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71

Code Complete by Steve McConnell. I don't even think it needs explanation. It's the definitive book on software construction. Incredibly well written and covers all aspects of the practical (programming) side of creating software.


39

I'll expand my comment: ... if you're adding or removing elements, you want a list (or other flexible data structure). Arrays are only really good when you know exactly how many elements you need at the start. A Quick Breakdown Arrays are good when you have a fixed number of elements that is unlikely to change, and you wish to access it in a ...


36

The Structure and Interpretation of Computer Programs, aka SICP When I saw that SICP was not listed yet, I grimaced in pain. :) Why: There's nothing more to add to Norvig's praising this book as the greatest introduction to computer science ever written. Well OK, since the Why? was requested: SICP covers the fundamentals of software in a satisfyingly ...


28

Design Patterns: Elements of Reusable Object-Oriented Software This is the book to read on OOP design and architecture. The patterns are good when used properly, but I think the real value of this book is that it gives you a toolbox of ideas to use when designing.


28

Robert C. Martin's Clean Code Languages, frameworks, methodologies come and go, but many ideas in this book are, I suspect, forever.


28

Assuming that you mean "integer" when you say "number", you can use a bitvector of size 2^n, where n is the number of elements (say your range includes integers between 1 and 256, then you can use an 256-bit, or 32 byte, bitvector). When you come across an integer in position n of your range, set the nth bit. When you're done enumerating the collection of ...


25

I just counted my books today. 23 of 'em. It depends on what I'm working on. I guess the timeless answer is "C language", By Kernighan and Ritchie.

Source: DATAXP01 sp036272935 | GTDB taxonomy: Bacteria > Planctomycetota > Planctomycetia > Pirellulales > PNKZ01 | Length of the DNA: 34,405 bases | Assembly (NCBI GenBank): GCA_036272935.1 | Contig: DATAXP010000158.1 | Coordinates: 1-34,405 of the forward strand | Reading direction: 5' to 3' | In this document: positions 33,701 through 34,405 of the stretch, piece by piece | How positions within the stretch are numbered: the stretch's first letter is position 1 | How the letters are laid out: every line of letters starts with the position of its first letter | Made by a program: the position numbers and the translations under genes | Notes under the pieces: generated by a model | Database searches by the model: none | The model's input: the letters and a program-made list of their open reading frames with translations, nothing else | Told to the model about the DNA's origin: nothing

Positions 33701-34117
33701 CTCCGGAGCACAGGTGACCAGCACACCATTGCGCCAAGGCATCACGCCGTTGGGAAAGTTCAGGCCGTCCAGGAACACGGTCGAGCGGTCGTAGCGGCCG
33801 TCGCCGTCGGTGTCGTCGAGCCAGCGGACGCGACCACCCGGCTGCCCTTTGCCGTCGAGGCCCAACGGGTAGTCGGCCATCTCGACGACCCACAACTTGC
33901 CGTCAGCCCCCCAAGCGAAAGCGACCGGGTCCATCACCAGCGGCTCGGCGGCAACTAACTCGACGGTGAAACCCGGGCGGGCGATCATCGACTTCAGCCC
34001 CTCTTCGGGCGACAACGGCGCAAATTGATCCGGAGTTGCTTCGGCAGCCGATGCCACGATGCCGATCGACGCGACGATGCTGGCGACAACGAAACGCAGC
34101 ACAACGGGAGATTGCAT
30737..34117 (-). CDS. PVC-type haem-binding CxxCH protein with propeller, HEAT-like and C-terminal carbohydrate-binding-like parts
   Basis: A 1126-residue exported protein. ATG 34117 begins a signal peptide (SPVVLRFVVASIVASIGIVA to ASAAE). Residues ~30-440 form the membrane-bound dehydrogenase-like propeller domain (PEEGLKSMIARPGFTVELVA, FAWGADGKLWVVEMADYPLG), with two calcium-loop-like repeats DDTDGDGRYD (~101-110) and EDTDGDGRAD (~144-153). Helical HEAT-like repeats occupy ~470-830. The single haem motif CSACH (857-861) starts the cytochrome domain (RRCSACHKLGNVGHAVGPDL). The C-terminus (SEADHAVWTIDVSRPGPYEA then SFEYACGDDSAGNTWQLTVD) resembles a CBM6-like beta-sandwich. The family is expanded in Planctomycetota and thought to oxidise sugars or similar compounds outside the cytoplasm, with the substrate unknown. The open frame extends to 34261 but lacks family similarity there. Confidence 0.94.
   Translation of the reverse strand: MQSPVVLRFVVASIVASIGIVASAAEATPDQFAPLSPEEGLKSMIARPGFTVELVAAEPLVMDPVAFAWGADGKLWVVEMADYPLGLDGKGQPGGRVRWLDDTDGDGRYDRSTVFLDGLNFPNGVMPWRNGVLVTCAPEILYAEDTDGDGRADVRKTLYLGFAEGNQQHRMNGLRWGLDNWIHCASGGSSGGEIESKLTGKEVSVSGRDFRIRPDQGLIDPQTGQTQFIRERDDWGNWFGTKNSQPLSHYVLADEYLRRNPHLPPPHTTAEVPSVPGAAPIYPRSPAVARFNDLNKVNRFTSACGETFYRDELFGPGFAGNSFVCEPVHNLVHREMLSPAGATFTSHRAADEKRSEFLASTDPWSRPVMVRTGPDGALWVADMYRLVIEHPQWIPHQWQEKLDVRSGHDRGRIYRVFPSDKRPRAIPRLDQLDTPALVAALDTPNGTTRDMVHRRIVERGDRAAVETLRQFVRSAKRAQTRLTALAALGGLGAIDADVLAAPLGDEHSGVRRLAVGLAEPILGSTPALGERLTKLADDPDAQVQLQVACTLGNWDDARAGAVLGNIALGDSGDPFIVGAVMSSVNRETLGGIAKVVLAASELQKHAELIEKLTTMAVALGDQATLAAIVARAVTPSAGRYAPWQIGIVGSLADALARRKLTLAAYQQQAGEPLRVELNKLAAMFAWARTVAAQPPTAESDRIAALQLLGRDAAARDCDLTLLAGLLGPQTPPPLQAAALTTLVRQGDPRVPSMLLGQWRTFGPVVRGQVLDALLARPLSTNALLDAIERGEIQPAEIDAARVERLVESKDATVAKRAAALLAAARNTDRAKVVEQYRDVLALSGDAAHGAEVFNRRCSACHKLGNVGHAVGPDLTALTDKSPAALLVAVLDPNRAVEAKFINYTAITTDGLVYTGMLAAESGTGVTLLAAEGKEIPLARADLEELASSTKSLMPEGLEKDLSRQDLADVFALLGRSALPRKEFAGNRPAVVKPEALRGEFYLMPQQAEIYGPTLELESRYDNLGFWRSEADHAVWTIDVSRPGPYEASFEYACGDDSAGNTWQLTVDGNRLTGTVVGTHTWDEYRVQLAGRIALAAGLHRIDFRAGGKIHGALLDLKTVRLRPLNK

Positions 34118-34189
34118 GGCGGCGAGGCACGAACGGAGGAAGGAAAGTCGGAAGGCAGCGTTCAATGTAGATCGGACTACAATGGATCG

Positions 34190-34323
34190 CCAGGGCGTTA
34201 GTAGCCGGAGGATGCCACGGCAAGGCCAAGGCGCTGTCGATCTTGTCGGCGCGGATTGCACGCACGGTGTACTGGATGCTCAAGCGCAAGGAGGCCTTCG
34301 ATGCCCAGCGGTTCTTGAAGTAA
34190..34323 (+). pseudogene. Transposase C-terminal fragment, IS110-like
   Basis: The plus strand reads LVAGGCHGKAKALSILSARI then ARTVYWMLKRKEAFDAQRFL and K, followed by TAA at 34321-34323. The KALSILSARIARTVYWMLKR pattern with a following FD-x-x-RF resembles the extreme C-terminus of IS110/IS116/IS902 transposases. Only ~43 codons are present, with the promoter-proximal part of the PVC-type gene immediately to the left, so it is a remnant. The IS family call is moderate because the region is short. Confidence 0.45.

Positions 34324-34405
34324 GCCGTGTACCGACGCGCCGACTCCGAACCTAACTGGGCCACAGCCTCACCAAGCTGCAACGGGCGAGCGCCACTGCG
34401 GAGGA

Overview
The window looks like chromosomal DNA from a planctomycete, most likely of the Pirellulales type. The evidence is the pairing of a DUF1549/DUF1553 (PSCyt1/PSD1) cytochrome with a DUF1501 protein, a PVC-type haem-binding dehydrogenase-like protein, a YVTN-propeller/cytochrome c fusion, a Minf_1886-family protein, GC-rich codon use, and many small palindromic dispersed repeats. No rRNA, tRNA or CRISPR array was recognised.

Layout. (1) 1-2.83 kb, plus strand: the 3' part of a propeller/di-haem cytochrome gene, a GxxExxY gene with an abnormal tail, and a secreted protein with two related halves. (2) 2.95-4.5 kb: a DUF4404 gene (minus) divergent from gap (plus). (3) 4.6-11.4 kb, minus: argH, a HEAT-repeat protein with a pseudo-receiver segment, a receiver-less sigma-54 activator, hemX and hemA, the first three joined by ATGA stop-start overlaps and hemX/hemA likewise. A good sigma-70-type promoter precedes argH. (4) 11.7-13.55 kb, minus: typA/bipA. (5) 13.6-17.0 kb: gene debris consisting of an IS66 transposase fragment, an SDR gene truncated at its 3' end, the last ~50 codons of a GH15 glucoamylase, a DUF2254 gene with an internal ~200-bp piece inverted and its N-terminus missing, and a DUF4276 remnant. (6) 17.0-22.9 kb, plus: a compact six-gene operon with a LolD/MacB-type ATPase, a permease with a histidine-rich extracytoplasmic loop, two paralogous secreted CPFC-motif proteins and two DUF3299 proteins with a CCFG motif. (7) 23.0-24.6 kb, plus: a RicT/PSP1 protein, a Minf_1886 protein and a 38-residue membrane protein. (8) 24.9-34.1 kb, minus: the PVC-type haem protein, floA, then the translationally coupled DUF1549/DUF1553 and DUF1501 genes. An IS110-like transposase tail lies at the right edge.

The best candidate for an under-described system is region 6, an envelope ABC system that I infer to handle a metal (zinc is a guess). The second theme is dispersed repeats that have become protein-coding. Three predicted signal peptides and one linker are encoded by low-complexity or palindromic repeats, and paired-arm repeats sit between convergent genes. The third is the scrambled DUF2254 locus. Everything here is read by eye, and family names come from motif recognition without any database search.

19

Working Effectively with Legacy Code by Michael Feathers. It contains many good tips of how to get an existing code base under test and manageable, most of which I didn't know about until I read this book. A must read, even if the legacy code you are working with is your own code that you wrote yesterday.


18

Yes, there are such languages. Many of them. In fact, this feature is pretty much the definition of an array language or vector language. Examples of array and vector languages include, but are not limited to, the APL family of languages with its successors, derivatives and cousins (E.g. APL, J, K) and pretty much all mathematical and statistical languages ...


17

I'll expand my comment a bit. The List[T] data structure, from scala.collection.immutable is optimized to work the way an immutable list in a more purely functional programming language works. It has very fast prepend times, and it is assumed that you will be working on the head for almost all of your access. Immutable lists get to have very fast prepend ...


16

While there can be exactly one max value in a collection, there can be more than item representing that value. E.g {1, 9, 2, 9, 0} has max value of 9, represented by both elements [1] and [3]. Note that not all collections support index access; e.g. a Set<Integer> can have a meaningful maximum but accessing an element by index makes no sense in it. ...


15

The must-have Java books: Effective Java By Josh Bloch Java Concurrency in Practice By Brian Goetz, et. al. Java Puzzlers By Josh Bloch, Neal Gafter


12